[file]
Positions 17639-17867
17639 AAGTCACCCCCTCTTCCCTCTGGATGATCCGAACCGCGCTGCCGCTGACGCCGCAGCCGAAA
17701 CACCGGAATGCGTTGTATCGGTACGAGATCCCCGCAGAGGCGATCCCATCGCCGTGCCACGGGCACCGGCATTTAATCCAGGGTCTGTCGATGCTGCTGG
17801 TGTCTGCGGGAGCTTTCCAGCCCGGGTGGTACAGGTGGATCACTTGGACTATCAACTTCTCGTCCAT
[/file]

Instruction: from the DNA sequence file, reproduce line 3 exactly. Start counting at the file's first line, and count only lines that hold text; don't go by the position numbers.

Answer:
17701 CACCGGAATGCGTTGTATCGGTACGAGATCCCCGCAGAGGCGATCCCATCGCCGTGCCACGGGCACCGGCATTTAATCCAGGGTCTGTCGATGCTGCTGG